(RNS) — This weekend my husband and I were visiting my hometown in western Illinois and decided to attend a Sunday service at the Presbyterian church where we got married many years ago. We looked up the worship times on the church’s website — 9 a.m. and 11 a.m., just like back when I was a member there in high school — and decided to catch the 11 o’clock service.
The first change I noticed was the easy availability of parking, even though we pulled in a few minutes late. In the old days, not arriving early meant that there would often be no parking at all, especially because three “big steeple” downtown churches all shared a parking lot: the Presbyterians, the Methodists and the Lutherans.
Parking was not remotely a problem in 2019. What was a problem was the sign out front announcing that the church had one consolidated service at 10:30 a.m., despite what the website had promised. It looked like the sign had been there for some time.
There is a canary-in-the-coal mine element to a church that can’t be bothered to update its website with something so basic as its times of worship. What it communicates is that, while visitors are welcome, no one expects any to show up.
We wound up catching part of the Methodist service next door, and it, too, was very different from what I remembered in the 1980s. I think that every member of the small choir had gray or silver hair. There was a smattering of teens in the congregation, but nothing like the thriving youth group I remembered some friends being part of. There was a friendly and kind spirit in the service, which filled the room — that feeling of beloved friends who have known one another for years and loved each other through many trials. Several people introduced themselves and inquired about us, but they did not seem surprised when they heard we were just passing through.
The problems of aging congregations and diminishing numbers are so well-documented in mainline Protestantism that they hardly need repeating here, yet it’s rare for me to have so personal and piercing an experience of it.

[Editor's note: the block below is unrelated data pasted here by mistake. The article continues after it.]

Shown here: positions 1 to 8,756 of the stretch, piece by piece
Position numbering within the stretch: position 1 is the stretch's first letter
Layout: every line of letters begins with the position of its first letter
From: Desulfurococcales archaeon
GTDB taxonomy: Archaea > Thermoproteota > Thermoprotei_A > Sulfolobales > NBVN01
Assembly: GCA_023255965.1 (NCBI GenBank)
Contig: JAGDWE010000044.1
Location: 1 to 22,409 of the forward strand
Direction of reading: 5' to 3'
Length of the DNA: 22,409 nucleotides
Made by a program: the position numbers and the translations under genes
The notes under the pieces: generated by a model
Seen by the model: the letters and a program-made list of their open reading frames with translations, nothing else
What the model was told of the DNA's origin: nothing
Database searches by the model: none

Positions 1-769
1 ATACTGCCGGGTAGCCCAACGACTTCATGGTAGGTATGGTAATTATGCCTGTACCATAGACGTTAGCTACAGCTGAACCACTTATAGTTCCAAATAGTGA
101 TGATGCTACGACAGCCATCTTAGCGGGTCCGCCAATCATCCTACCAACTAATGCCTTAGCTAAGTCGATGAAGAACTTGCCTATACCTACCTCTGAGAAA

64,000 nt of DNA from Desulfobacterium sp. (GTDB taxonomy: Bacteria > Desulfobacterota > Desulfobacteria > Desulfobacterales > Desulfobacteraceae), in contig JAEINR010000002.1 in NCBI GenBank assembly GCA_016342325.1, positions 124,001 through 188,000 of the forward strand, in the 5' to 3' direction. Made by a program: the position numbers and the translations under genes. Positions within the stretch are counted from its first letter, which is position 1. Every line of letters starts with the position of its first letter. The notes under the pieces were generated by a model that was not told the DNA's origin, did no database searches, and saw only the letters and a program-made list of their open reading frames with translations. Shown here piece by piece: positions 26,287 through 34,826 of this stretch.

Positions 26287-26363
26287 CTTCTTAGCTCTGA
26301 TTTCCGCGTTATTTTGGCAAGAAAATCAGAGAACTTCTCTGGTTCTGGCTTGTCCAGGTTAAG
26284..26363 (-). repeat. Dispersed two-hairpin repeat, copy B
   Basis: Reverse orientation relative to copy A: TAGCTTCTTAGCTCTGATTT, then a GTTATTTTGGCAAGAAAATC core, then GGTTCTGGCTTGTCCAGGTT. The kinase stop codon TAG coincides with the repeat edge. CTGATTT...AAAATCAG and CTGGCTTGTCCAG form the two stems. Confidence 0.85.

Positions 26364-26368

What I saw in western Illinois is a microcosm of what’s happening all across the country, especially with young adults. If a picture is worth a thousand words, here is a graphic from sociologist of religion Ryan Burge, a Religion News Service contributor, who has analyzed several decades of General Social Survey data to demonstrate what has happened over time with Americans in their 20s.
As you can see, both mainline (orange) and evangelical (blue) Christian traditions are experiencing decline, though the evangelical pattern is not yet as devastating. The two traditions have tracked together in surprising tandem in the last two decades, despite evangelicalism’s higher baseline.
Here is what we are seeing now: Only 7.6% of American 20-somethings claimed a mainline Protestant religious identity in 2018, and only 13.9% of them said they were evangelical. (In the grid, the unidentified lines are at the 2.5% mark, so the first line is 7.5%, then 10%, then 12.5% and so on.)
That means that about 1 in 5 of these young adults were Protestants at all in 2018, compared with twice that when I was in high school. The long-term trajectory is trending downward, even though there have been some uneven “rebound” years, as in 2017.
Sometimes, because of my research into young adult Mormons, I meet people who are clinging to the belief that many young adults tend to leave religion in their teens and early 20s, only to return to the fold after they’ve sown some wild oats and established their adult identities independently of their parents. Once they get married and have children of their own, the thinking goes, they will come back to church.
There are definitely kernels of truth to this; the “life cycle effect” is a real phenomenon that we have data about stretching back for decades. Late adolescence and the early 20s are the most vulnerable time for people to leave religion.
The differences now are that 1) more young people than ever before are leaving during that vulnerable period and 2) many of them are not coming back at all, even if they buck the demographic trends by getting married and having children while they’re still in their 20s. (More are delaying marriage or not marrying at all; according to the U.S. Census Bureau, the median age for marriage in 2018 was nearly 30 for men and 28 for women.)
It’s a different religious landscape now, and some churches are scrambling to keep up. When my husband and I were looking up worship times in western Illinois, we came across a storefront congregation that is calling itself “Fields Church” and boasting that it’s a church for people who really don’t like church. The website has photos of young adults out enjoying themselves in nature, not doing anything that smacks of traditional worship. There are no seniors visible anywhere on the front page.
The website came across to us as slick — it was recognizable marketing by people who would probably swear up and down that they don’t do anything so cynical as marketing. You can see the thinking behind it: Millennials love nature, we know from numerous studies, so let’s show them out in nature. Millennials don’t like church, so let’s position ourselves as the renegade, hip counterchurch.
But hey, at least they’re trying. If this weekend is any indication, the mainline church of my adolescence and early adulthood has basically abandoned all hope.